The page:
Sayre, Oklahoma

Last updated
Sayre, Oklahoma
Sayre, Oklahoma.jpg
Buildings in Sayre, 2016
Motto(s): 
"Main Street On Historic Route (66)"
Beckham County Oklahoma incorporated and unincorporated areas Sayre highlighted.svg
Location in Beckham County and the state of Oklahoma
Coordinates: 35°17′56″N99°38′12″W / 35.29889°N 99.63667°W / 35.29889; -99.63667 Coordinates: 35°17′56″N99°38′12″W / 35.29889°N 99.63667°W / 35.29889; -99.63667
Country United States
State Oklahoma
County Beckham
Government
  TypeAldermanic
Area
[1]
  Total5.61 sq mi (14.54 km2)
  Land5.59 sq mi (14.48 km2)
  Water0.02 sq mi (0.05 km2)
Elevation
1,808 ft (551 m)
Population
 (2010)
  Total4,375
  Estimate 
(2019) [2]
4,486
  Density802.22/sq mi (309.73/km2)
Time zone UTC-6 (Central (CST))
  Summer (DST) UTC-5 (CDT)
ZIP code
73662
Area code(s) 580
FIPS code 40-65700 [3]
GNIS feature ID1097858 [4]
Website Sayre, Oklahoma

Sayre is a small city in, and the county seat of, Beckham County, in western Oklahoma, United States. [5] It is halfway between Oklahoma City, and Amarillo, Texas, on Interstate 40 and the former U.S. Route 66. The population was 4,375 at the 2010 census, the largest recorded by a census since Sayre's founding. [6] The total was an increase of 6.3 percent from the 2000 census.

Contents

History

After the Civil War, Congress wanted to stimulate the economy and aid the growth of the nation. One way that they achieved this was to promote the building of the western railroads. Upon completion of the Union Pacific-Central Pacific joining together in 1869 with the Golden Spike, other railroads trying to capitalize on commerce and trade also began crossing the western country. This included the Great Northern and Burlington in the far north, and the Southern Pacific on the extreme southern border.

Eventually this would lead to rails crossing Indian Territory, present-day Oklahoma, around the start of the 20th century. A new rail line was extended from Weatherford to Texola by McCabe & Steen Contractors in July 1901. Entrepreneurs would buy land near where the new tracks were being laid, and also near a source of water. The Choctaw Town Site and Improvement Company did this, and when the Choctaw, Oklahoma and Gulf Railroad crossed the North Fork of the Red River in Western Indian Territory an instant town sprang up, which incorporated on 14 September 1901.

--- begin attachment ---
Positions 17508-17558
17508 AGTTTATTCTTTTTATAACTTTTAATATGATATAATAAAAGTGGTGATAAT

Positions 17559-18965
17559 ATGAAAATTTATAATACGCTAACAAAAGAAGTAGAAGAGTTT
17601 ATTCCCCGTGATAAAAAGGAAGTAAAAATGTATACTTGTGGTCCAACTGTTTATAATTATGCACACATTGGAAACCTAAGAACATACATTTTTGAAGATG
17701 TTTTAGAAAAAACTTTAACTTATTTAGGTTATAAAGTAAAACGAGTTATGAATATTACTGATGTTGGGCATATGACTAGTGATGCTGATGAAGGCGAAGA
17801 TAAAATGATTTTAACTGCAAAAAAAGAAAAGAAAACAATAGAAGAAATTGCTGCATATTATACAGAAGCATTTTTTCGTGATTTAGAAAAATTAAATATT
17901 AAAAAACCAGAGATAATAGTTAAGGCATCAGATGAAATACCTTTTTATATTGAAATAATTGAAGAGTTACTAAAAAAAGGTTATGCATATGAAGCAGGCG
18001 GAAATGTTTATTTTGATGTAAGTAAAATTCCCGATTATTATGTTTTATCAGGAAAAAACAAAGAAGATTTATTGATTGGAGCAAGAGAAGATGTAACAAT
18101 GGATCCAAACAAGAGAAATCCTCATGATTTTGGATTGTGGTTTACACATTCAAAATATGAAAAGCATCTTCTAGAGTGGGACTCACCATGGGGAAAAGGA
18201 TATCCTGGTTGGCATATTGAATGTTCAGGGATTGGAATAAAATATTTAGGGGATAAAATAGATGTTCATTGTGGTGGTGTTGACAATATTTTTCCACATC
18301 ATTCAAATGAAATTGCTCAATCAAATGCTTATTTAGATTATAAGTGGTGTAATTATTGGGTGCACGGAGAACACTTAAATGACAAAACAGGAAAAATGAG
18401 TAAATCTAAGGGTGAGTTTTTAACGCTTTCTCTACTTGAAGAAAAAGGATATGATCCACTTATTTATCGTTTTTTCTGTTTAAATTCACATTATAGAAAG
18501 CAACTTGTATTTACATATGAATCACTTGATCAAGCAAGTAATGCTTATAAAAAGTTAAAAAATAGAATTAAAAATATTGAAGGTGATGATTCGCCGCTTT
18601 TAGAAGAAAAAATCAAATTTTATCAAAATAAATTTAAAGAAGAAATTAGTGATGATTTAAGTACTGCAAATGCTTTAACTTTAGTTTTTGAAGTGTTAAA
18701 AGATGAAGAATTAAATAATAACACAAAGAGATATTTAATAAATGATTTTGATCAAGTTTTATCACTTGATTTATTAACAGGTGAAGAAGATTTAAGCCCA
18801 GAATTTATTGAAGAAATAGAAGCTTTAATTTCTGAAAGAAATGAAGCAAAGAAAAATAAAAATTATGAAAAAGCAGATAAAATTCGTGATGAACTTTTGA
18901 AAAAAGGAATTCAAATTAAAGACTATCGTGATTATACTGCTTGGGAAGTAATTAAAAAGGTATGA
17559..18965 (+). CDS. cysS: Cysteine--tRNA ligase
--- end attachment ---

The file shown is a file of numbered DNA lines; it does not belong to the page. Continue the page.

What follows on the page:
The Choctaw Townsite & Improvement Company began selling lots to new "Sooners" arriving to start a new life. The seeds of a new town were on, businessmen came to sell their wares to the new town folk, and within one year the town's population was up to around 1,000. Pennsylvanian Robert Heysham Sayre, a stockholder of the railroad, gave his name to the newly formed town in 1901. [7]

The Chicago, Rock Island and Pacific Railway Company (called CRI&P), later just the "Rock Island", leased the new line. The Rock Island Line would complete its march to the Pacific by filling in the line to Tucumcari, New Mexico.

During the period of 1901–1907, Sayre was part of Roger Mills County in Oklahoma Territory. At the time Oklahoma became a state, Beckham County was created and Sayre, which was within the boundary of Beckham County, was named as the temporary county seat. An election in 1908 confirmed Sayre as the permanent seat, with voters preferring it to the town of Erick. The Beckham County Courthouse was completed in 1911, and is still in service over a century later. It is listed on the National Register of Historic Places. [7]